• Securing Title to Patents and Intellectual Property
  • Strengthening or Upgrading of Systems and Procedures
  • Documenting or Codifying Contractual Relationships (employees,vendors, customers, debt)

Business Marketability Enhancement Strategies

Experienced buyers know that completing acquisitions is a time-consuming and expensive undertaking. Buyers will perceive greater clarity, transparency and certainty, and therefore be more motivated to engage, when the seller has:

  • Audited Financial Statements
  • A Business Plan with a clearly defined growth path
  • An in-place sector-experienced Management
  • Current Market metrics and analysis

Multi-Step Liquidation Strategies

A classic two-stage exit is accomplished by means of a re-capitalization in which an investor/partner/buyer acquires part of the business with an expectation to either buy the rest of the business or to market the business in cooperation with the owner at a later time and at a greater valuation. The owner takes some chips off the table, but retains a stake, and usually continues to participate in management.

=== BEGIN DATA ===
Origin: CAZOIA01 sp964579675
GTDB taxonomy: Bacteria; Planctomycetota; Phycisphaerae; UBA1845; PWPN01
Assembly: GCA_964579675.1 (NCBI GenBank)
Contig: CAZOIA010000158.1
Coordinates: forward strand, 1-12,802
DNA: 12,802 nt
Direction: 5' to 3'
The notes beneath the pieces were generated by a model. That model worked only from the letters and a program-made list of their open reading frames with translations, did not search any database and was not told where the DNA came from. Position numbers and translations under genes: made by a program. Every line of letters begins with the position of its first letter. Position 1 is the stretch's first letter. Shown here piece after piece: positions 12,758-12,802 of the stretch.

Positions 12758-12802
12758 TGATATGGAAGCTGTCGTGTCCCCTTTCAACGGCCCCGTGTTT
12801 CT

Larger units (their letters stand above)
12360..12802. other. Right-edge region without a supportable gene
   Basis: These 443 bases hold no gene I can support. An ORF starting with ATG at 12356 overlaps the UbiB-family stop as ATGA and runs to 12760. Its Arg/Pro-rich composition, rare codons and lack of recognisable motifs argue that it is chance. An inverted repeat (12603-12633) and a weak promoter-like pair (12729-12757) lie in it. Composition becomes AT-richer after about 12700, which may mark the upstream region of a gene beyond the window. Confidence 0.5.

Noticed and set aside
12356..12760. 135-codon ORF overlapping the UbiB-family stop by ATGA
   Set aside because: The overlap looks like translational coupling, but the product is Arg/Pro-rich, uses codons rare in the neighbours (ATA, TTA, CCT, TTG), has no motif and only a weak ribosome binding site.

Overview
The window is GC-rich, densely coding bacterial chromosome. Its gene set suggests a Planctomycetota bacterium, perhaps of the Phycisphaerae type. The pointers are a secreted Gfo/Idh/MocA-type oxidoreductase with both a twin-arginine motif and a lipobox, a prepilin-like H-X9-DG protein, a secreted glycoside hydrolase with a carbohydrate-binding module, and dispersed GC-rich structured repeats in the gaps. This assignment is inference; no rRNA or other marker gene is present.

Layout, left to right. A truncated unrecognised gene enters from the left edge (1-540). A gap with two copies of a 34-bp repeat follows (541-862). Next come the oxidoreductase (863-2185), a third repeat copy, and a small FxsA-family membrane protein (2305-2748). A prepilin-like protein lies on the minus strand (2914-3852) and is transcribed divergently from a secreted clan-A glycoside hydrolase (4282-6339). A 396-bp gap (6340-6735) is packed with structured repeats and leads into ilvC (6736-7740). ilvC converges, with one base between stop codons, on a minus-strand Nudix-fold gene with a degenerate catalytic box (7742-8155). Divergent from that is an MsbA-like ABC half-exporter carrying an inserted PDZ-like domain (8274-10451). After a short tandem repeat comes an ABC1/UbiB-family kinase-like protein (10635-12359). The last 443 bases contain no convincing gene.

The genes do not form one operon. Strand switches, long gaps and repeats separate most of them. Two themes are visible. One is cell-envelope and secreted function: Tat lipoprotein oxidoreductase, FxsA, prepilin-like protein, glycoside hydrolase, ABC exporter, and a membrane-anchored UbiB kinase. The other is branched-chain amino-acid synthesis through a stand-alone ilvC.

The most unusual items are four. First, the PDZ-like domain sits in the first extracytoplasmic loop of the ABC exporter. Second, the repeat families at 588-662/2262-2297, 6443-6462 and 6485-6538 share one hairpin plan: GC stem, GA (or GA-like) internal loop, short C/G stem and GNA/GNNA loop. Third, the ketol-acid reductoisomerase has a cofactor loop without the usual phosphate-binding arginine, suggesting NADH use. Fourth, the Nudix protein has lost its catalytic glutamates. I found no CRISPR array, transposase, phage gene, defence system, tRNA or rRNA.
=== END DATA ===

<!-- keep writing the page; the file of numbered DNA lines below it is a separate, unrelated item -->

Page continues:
Transaction Structuring Strategies

Key structuring considerations include:

  • Tax considerations
  • What incomes and expenses are included(i.e., are necessary for the business)?
  • What assets and liabilities are included or excluded?
  • What pre-transaction liquidation, settlement or exclusion opportunities exist?
  • What relationships between buyer and seller arise? (employment, advisory, landlord, supplier, partner, etc.)

Benefits of a Planned Exit

The primary purpose of approaching a business exit in a systematic, goal-focused and planned way is to dramatically increase the likelihood that the outcome will be optimal to the desired goals.

The employment of a team of professional and experienced advisors will:

  • Mitigate against a failure of the mission
  • Dramatically expedite the mission
  • Provide critical intermediation of the process
  • Increase the negotiated after-tax value of the mission

…and will provide the knowledge and resources to navigate a complex and time consuming labyrinth of decision making and task execution.